A Designer Who’s a Real Spokesman
Bernhard Angerer/Embacher-Collection/By SANDY KEENAN/Published: July 17, 2013
Michael Embacher, an architectural designer in Vienna, with his collection of bicycles.
Michael Embacher, an architectural designer in Vienna, has amassed one of the most diverse bicycle collections in the world, from racing and street bikes to really curious spiky ones for riding on frozen lakes.
This summer, many of the 230 bicycles normally stored in his attic are on view simultaneously at the Museum of Applied Arts in Vienna and at the Portland Art Museum in Oregon. In anticipation of “Cyclepedia,” the Portland show, 100 extra bike racks were installed outside the museum and a call went out for a celebratory ride through the streets, clothing optional. Entry that day was $1 per wardrobe item; word is that many entered free.
It was Mr. Embacher’s idea to suspend the bikes from the ceilings of the installations as if in midride, but he is reluctant to glorify these utilitarian products. There are no pampered relics in the shows. Not even the oldest bicycle, from 1922, has been allowed to retire from active street duty. (His down-to-earth attitude didn’t prevent him from releasing a gorgeous companion catalog and iPad app.)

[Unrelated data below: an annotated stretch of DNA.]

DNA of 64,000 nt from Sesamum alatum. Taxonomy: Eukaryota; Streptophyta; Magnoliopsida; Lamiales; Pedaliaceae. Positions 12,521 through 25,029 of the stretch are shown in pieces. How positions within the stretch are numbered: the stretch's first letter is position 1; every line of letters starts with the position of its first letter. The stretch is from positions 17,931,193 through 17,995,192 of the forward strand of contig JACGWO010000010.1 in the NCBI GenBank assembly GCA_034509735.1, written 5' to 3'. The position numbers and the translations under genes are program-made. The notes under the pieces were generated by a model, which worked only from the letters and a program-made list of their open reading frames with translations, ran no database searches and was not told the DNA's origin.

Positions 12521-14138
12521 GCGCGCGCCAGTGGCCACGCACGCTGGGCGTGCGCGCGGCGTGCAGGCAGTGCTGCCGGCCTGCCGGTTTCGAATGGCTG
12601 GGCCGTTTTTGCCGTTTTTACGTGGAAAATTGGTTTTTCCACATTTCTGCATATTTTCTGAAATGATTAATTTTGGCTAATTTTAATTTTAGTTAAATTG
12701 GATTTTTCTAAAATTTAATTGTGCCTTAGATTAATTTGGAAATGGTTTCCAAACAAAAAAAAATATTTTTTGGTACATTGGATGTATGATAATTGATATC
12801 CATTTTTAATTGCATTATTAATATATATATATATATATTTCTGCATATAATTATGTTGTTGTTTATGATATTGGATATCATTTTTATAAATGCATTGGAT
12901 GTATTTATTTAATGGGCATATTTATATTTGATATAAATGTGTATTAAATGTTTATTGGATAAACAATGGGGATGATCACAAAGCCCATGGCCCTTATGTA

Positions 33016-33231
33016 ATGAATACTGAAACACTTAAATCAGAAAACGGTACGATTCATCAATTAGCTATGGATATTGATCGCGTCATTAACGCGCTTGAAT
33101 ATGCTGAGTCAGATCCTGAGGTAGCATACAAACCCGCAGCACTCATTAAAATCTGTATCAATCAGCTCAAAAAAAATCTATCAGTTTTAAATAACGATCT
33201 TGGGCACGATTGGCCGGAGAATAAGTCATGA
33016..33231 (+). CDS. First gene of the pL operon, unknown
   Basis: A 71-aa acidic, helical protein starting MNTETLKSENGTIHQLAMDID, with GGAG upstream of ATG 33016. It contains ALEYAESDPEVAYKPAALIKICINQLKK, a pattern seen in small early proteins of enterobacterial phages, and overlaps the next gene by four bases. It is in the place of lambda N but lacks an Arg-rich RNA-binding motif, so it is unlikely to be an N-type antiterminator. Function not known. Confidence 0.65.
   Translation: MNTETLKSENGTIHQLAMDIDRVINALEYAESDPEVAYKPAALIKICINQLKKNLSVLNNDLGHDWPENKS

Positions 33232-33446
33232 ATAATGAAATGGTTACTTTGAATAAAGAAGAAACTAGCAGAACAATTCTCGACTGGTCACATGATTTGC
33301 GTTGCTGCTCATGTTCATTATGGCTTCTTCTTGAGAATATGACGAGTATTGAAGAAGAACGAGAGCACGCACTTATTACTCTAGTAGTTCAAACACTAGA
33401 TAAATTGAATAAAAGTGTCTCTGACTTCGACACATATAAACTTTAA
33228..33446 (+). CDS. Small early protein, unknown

“For me, bicycling is a very intelligent everyday product and so important to the city,” he said by phone from his home and office in the Neubau neighborhood. “It is not how many people can own cars, it is how many rich people are driving bicycles.”
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